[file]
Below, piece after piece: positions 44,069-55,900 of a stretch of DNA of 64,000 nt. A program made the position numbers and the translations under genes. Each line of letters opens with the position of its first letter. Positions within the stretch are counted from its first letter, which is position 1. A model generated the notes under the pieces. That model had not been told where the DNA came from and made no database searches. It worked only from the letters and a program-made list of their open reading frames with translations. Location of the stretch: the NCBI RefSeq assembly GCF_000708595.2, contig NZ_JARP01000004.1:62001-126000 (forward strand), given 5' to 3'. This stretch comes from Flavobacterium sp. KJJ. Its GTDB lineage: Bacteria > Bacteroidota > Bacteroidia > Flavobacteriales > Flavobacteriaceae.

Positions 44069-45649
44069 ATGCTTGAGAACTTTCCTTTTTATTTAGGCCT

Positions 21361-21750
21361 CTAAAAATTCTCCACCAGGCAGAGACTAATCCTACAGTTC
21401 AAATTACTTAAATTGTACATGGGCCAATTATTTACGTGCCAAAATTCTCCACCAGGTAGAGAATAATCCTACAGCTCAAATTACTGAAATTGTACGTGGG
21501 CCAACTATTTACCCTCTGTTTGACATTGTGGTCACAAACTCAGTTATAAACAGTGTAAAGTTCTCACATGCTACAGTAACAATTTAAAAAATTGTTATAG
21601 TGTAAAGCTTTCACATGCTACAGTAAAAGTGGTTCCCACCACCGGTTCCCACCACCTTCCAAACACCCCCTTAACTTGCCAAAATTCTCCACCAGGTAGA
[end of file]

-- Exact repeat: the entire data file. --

Below, piece after piece: positions 44,069-55,900 of a stretch of DNA of 64,000 nt. A program made the position numbers and the translations under genes. Each line of letters opens with the position of its first letter. Positions within the stretch are counted from its first letter, which is position 1. A model generated the notes under the pieces. That model had not been told where the DNA came from and made no database searches. It worked only from the letters and a program-made list of their open reading frames with translations. Location of the stretch: the NCBI RefSeq assembly GCF_000708595.2, contig NZ_JARP01000004.1:62001-126000 (forward strand), given 5' to 3'. This stretch comes from Flavobacterium sp. KJJ. Its GTDB lineage: Bacteria > Bacteroidota > Bacteroidia > Flavobacteriales > Flavobacteriaceae.

Positions 44069-45649
44069 ATGCTTGAGAACTTTCCTTTTTATTTAGGCCT

Positions 21361-21750
21361 CTAAAAATTCTCCACCAGGCAGAGACTAATCCTACAGTTC
21401 AAATTACTTAAATTGTACATGGGCCAATTATTTACGTGCCAAAATTCTCCACCAGGTAGAGAATAATCCTACAGCTCAAATTACTGAAATTGTACGTGGG
21501 CCAACTATTTACCCTCTGTTTGACATTGTGGTCACAAACTCAGTTATAAACAGTGTAAAGTTCTCACATGCTACAGTAACAATTTAAAAAATTGTTATAG
21601 TGTAAAGCTTTCACATGCTACAGTAAAAGTGGTTCCCACCACCGGTTCCCACCACCTTCCAAACACCCCCTTAACTTGCCAAAATTCTCCACCAGGTAGA